Vampire Squid

The Vampire Squid (Vampyroteuthis infernalis) is the only surviving member of the order Vampyromorphida which means it’s a phylogenetic relict. Its scientific name literally means “Vampire squid from hell”, but despite this it doesn’t actually suck the blood out of other creatures of the sea.

Its size is relatively small – only 30 cm (1 ft) and it has a very gelatinous form, in resemblance to jellyfish more than a squid or an octopus. Its looks, however, much like the looks of other deep-sea creatures, seem taken from horror movies – red or blue eyes, brown skin, its tentacles in front of the mouth, connected with a webbing of skin, looking much like a large mouth, used to attach itself to the prey in order to suck blood. This might be the reason for its threatening name.

The Vampire Squid does look threatening
The Vampire Squid does look threatening

In reality, this creature’s diet consists of copepods, prawns and other tiny animals found in the great sea depths the Vampire Squid lives in. The Vampire Squid’s body is covered with photophores which are light producing organs the creature uses to increase visibility in the almost pitch-black depths of 600-900 metres (2,000-3,000 feet) it lives in.

The Vampire Squid has adapted to living in the deep parts of the seas – their metabolic rate is very slow, which means they can live for a long time with no food. It also means, that this animal has weak musculature and relies mainly on its agility and subtlety to stalk upon its prey.

Little is known about the reproductive habits of the Vampire Squid. They are thought to have a slow reproduction period, laying few small and opaque eggs at a time. The hatchlings are only 8mm long, webbing between their arms is lacking and they have a pair of fins near their eyes, which later disappear in a result of metamorphosis.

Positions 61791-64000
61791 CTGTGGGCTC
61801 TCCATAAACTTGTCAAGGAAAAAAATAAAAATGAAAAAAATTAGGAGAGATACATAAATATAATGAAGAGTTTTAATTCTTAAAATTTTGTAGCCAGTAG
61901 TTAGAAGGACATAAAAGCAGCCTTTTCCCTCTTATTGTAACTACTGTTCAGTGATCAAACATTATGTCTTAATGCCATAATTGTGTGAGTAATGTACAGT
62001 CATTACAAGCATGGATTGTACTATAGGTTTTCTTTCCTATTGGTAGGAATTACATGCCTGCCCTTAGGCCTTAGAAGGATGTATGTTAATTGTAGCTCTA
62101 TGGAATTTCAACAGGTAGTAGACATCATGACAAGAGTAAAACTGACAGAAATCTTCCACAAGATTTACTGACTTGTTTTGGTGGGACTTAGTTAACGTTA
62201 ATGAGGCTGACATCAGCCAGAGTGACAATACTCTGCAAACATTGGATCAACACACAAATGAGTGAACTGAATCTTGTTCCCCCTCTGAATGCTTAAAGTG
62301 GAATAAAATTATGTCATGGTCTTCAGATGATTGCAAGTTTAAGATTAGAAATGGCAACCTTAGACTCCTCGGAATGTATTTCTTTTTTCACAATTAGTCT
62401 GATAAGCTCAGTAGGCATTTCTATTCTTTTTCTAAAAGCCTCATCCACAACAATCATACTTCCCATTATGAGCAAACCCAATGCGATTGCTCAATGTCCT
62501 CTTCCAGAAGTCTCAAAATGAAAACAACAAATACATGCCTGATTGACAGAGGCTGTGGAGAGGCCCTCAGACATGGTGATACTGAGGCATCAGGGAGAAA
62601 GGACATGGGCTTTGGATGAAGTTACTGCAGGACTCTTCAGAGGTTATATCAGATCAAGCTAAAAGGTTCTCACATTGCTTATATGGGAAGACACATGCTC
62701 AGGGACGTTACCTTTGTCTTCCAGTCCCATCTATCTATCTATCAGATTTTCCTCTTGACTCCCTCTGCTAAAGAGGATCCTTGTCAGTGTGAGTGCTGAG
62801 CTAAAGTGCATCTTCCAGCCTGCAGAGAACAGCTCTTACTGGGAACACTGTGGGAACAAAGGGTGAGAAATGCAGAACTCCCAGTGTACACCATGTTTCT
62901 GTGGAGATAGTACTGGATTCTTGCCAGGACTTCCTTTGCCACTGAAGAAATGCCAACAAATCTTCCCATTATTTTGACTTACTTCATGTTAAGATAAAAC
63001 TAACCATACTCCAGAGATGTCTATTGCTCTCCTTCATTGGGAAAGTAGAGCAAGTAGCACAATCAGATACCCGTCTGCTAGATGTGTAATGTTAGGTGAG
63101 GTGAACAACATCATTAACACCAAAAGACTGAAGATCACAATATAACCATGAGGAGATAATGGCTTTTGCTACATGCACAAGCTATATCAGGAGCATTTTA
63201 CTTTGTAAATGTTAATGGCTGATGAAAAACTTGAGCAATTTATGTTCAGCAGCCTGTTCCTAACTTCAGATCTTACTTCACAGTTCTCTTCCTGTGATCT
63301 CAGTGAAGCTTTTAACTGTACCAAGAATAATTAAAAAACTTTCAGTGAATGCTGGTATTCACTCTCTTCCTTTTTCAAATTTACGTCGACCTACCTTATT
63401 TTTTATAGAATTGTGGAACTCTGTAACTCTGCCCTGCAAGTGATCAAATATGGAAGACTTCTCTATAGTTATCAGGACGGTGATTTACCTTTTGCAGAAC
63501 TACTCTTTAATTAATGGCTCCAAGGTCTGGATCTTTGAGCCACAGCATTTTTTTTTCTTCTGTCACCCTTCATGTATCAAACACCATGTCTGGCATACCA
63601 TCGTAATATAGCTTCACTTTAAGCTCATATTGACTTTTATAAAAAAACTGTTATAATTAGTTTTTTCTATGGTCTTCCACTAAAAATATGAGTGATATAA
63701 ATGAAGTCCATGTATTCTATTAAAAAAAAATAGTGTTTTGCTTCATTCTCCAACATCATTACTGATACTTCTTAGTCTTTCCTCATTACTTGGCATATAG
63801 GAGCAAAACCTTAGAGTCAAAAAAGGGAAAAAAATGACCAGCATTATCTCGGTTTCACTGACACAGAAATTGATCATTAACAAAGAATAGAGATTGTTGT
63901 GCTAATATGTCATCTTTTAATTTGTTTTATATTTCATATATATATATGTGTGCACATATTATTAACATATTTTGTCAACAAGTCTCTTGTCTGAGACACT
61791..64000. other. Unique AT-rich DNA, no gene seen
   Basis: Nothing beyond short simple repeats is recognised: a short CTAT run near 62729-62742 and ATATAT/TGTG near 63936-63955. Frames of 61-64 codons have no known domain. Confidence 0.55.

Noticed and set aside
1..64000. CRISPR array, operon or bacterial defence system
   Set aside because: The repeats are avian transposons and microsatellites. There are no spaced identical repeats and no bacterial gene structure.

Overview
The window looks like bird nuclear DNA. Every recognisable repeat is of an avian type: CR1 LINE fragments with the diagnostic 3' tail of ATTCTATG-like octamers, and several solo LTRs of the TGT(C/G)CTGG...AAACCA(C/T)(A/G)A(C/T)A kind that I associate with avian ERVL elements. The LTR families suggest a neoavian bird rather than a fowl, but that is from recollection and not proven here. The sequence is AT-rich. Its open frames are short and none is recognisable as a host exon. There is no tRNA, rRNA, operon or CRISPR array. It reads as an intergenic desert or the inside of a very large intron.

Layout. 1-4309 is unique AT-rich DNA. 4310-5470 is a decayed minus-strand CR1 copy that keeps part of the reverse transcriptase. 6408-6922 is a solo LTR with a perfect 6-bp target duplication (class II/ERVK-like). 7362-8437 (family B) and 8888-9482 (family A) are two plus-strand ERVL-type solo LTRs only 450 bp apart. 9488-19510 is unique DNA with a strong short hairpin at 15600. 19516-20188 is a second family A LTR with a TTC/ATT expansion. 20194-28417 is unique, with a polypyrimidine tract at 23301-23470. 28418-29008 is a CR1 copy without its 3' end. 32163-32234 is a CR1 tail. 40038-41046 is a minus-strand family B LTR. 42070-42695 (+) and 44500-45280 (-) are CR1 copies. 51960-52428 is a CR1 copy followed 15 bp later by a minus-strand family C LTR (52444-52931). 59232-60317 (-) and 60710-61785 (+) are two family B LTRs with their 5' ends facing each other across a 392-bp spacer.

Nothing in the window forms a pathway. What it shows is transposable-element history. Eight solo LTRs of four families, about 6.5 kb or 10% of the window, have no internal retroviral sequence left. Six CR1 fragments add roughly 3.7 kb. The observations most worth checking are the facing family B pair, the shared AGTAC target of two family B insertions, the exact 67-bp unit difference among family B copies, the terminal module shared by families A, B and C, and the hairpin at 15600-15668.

The hatchlings look quite different than the mature Vampire Squids
The hatchlings look quite different than the mature Vampire Squids

When confronted by a bigger predator, the Vampire Squid can cover its body with the arms or eject a cloud of bioluminescent mucus as opposed to ink, which other squids use. The Vampire Squid’s low metabolic rate, however, means it will rarely do this and most often it will try to avoid any waste of energy, avoiding all danger it sees.

So, in fact, these not very attractive deep sea squids don’t live up to the expectations of their symbolic name. They’re far from being the dangerous and predatory creature most people would think of, hearing its name. To humans, the Vampire Squid is no more dangerous than a jellyfish and it is arguably a little less dangerous than a crab, that could at least pinch you in the foot.


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